Are Zenit St. Petersburg Realistic Challengers to the Established Elite?

Ian DorwardCorrespondent IAugust 5, 2010

ROSTOV-ON-DON, RUSSIA - MAY 16: Michael Lumb, Tomas Hubocan, Dmitry Borodin, Danny, Nicolas Lombaerts and  Aleksandr Kerzhakov of FC Zenit St. Petersburg celebrate with the trophy at the end of the Russian Cup final match between FC Zenit St. Petersburg and FC Sibir Novosibirsk at the Olimp-2 Stadium on May 16, 2010 in Rostov-on-Don, Russia.  (Photo by Kirill Kudryavtsev/Epsilon/Getty Images)
Epsilon/Getty Images

Year after year, even the most disinterested football fan would be able to pick the majority of teams that are likely to reach the later stages of the Champions League. Even without knowing the teams involved, a brief run through of the famous names of football would result in a fairly accurate outcome.

The big two Spanish teams, Real Madrid and Barcelona, will be there, as will Italian powers Inter Milan, AC Milan, and Roma.

Germany’s Bayern Munich are invariably there as well. Once you add in the four English teams, that is 10 of the 16 qualifiers covered. Lyon will almost certainly reach the later stages, as will Porto. Without too much difficulty, we have picked 75 percent of the teams that will be in the knockout stages.

However, one team that is likely to spring a few surprises this season is FC Zenit St. Petersburg. It was two years ago that the Russians, inspired by the mercurial Andrey Arshavin, won the UEFA Cup, and a few months later, they beat Manchester United to win the 2008 UEFA Super Cup.

Hopes were high that the team could cause a few shocks in the Champions League the following season, but having been drawn with Real Madrid and Juventus in their group, qualification was always going to be difficult.

Again, this year, hopes are high. Romanian outfit Unirea Urziceni were dispatched in the third qualifying round with relative ease.

Zenit's form in domestic competitions this season has been nothing short of magnificent. Under former Roma manager Luciano Spalletti, they look set for their first title in three years.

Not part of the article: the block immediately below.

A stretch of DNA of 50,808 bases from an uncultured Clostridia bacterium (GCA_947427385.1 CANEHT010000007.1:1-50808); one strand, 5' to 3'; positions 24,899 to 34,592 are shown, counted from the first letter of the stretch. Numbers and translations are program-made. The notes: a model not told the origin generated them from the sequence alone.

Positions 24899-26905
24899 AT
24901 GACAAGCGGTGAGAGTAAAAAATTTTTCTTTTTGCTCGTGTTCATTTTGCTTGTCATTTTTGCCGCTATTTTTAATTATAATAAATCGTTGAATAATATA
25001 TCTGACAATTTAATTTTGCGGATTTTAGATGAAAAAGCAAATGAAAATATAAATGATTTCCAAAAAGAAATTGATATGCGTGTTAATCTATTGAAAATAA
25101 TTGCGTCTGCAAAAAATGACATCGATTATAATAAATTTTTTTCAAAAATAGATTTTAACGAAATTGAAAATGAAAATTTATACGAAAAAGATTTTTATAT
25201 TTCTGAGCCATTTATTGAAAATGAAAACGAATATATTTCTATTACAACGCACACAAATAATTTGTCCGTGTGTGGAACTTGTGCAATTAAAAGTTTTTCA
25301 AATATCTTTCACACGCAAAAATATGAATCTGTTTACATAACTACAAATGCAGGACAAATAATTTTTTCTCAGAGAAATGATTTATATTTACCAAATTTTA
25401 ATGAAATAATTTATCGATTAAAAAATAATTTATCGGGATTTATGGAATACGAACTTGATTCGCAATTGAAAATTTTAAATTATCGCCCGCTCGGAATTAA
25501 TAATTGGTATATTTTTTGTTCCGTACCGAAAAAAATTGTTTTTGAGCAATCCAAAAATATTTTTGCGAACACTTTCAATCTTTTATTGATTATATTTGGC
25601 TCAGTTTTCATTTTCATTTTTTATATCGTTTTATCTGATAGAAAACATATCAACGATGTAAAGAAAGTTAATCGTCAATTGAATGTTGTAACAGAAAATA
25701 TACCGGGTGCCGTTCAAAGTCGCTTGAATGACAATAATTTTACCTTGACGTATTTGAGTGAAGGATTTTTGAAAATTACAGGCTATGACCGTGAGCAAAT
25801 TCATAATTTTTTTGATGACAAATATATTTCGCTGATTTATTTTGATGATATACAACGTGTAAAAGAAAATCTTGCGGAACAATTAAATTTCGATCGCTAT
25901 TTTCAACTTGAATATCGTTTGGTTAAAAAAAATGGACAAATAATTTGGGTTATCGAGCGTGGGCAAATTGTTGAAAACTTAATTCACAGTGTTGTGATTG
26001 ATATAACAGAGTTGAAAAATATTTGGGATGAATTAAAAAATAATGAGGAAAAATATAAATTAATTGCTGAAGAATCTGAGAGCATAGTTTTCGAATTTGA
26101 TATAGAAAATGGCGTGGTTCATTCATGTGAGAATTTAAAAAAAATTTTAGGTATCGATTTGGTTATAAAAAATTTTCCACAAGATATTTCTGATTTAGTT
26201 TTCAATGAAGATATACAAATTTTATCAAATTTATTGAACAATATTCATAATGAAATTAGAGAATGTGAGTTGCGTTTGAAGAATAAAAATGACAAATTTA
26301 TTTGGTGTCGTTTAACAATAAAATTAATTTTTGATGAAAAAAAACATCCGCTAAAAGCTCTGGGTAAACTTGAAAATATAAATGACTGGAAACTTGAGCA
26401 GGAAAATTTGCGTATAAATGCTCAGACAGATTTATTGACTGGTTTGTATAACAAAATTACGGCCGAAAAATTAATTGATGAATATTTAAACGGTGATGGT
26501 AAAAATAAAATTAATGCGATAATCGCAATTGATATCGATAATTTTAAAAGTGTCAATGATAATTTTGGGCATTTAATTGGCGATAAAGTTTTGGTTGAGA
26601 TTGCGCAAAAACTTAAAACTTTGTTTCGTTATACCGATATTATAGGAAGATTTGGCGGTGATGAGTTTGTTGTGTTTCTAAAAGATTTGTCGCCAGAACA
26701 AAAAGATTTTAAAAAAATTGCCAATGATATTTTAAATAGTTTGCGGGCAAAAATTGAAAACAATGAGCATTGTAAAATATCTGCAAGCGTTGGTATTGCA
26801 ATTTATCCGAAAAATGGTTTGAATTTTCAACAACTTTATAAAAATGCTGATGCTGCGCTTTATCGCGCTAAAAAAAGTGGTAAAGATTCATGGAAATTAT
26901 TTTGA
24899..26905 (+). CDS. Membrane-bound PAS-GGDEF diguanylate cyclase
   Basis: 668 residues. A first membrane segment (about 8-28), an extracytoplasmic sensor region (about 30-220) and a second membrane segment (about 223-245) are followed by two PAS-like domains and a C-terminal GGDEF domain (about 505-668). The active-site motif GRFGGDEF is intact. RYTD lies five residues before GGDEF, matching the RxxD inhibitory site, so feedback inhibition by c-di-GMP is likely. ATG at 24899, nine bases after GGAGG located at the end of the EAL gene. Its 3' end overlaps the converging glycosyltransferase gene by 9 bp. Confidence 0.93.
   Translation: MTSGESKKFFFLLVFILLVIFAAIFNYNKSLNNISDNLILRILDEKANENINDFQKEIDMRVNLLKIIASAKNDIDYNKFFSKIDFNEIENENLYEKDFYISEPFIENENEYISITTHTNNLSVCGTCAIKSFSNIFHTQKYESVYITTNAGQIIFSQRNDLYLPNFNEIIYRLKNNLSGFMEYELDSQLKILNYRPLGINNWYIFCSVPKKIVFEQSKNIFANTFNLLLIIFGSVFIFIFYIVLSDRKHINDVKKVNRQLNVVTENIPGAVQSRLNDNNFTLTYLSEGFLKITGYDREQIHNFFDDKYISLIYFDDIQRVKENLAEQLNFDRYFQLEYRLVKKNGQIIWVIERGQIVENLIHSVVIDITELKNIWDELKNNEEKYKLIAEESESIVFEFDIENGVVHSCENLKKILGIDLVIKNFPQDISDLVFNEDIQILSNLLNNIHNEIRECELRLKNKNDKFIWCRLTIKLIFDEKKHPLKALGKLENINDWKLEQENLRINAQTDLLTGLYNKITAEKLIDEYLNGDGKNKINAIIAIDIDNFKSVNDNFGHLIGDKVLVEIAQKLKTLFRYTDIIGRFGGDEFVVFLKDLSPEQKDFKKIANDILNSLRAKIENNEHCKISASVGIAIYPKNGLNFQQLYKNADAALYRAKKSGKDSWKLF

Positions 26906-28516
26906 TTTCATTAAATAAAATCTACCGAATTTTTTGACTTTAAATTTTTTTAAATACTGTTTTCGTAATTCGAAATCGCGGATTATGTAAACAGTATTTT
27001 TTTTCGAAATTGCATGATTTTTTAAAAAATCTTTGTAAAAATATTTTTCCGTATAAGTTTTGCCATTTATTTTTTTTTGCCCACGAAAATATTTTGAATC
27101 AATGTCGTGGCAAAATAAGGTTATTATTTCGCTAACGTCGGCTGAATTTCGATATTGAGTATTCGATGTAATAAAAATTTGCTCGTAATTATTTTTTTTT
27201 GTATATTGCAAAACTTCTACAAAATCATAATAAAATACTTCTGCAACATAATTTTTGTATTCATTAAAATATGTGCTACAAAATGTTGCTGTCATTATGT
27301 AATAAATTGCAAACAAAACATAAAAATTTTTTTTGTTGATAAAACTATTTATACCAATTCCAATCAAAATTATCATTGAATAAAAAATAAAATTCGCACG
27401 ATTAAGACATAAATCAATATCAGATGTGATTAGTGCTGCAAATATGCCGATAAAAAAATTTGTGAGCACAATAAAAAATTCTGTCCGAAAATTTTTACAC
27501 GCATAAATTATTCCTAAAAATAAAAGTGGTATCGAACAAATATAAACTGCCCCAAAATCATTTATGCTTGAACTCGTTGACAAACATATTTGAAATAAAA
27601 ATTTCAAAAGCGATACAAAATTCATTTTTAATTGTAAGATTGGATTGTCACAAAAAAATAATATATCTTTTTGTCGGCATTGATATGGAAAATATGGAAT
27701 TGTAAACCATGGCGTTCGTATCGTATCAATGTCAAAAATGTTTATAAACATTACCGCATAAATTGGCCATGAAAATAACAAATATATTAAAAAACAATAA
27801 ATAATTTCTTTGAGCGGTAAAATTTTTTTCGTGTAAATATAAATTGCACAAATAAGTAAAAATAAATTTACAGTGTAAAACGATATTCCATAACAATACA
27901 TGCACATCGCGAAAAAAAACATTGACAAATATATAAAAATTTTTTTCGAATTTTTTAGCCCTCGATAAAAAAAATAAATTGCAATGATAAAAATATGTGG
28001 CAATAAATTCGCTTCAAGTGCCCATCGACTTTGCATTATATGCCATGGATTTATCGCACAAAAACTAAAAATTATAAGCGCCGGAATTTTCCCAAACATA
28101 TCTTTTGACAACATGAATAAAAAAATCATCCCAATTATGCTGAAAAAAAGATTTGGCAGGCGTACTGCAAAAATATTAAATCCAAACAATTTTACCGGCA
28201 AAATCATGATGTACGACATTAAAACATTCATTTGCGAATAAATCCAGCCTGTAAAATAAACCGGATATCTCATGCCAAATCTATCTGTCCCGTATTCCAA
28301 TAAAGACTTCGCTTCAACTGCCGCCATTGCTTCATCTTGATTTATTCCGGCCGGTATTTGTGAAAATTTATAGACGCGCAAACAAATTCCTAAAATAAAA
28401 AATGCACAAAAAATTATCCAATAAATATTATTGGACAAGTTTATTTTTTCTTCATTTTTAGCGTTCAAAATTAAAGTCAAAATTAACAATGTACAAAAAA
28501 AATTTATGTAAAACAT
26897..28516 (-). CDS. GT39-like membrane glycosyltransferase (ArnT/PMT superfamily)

Despite only 15 of the 30 games having been played in the league, they are nine points clear of their nearest rivals, having won 12 of their 15 matches, conceding only six goals in the process. They already secured the Russian Cup back in May.

They have not lost a competitive match since losing to Udinese on 12 March, and have won a club-record nine straight league games—a daunting set of statistics.

Whether they can translate that form onto the European stage is still to be seen. However, they are still strengthening their squad, and they have money to burn. Early this week, they signed Portuguese international defender Bruno Alves from Porto for a fee in the region of €22 million.

Alves was being chased by European heavyweights Chelsea and Real Madrid, showing the drawing power of the Russian outfit. He joins Aleksandar Lukovic—the Serbian defensive partner of Nemanja Vidic, who joined from Italian side Udinese for €7.5 million—and Russian striker Aleksandr Bukharov, who signed from Rubin for €10 million.

That makes a spending spree of almost €40 million in the past week.

This comes in addition to the money they spent back in January, before the Russian season had begun. Aleksandr Kerzhakov returned to his first club for around €7 million, Tomás Hubocan signed for €4 million, the highest fee paid to a Slovakian club, and Danko Lazovic signed for €5 million.

Thus, in 2010, Zenit have spent over €55 million on new additions to their squad—the majority of whom have played in major European leagues and European competitions.

These new faces come in addition to some of the quality players that are already at the club. Portuguese international midfielder Danny, is a quality player, having cost the club a Russian record fee of €30 million.

Belgian international defender Nicholas Lombaerts is a solid fixture at the back, whilst they have the Russian international quintet of keeper Vyacheslav Malafeev, defender Aleksandr Anyukov, and midfielders Igor Denisov, Vladimir Bystrov, and Konstantin Zyryanov.

Everybody likes to see new faces in the later stages of European competitions. It gets repetitive when it is the same few teams challenging each year. This year, watch out for the Russian invasion—whilst Zenit are unlikely to be realistic challengers for the overall victory, it would be no surprise to see them causing a lot of problems for the established sides and progressing deep into the tournament.

No team enjoys going to play in Russia in mid-winter, let alone against a high quality side used to the conditions. Under the experienced leadership of Luciano Spalletti, with an expensively assembled squad, they have already taken the Russian game by storm. Zenit will be one side that Europe’s famous names will be desperate to avoid.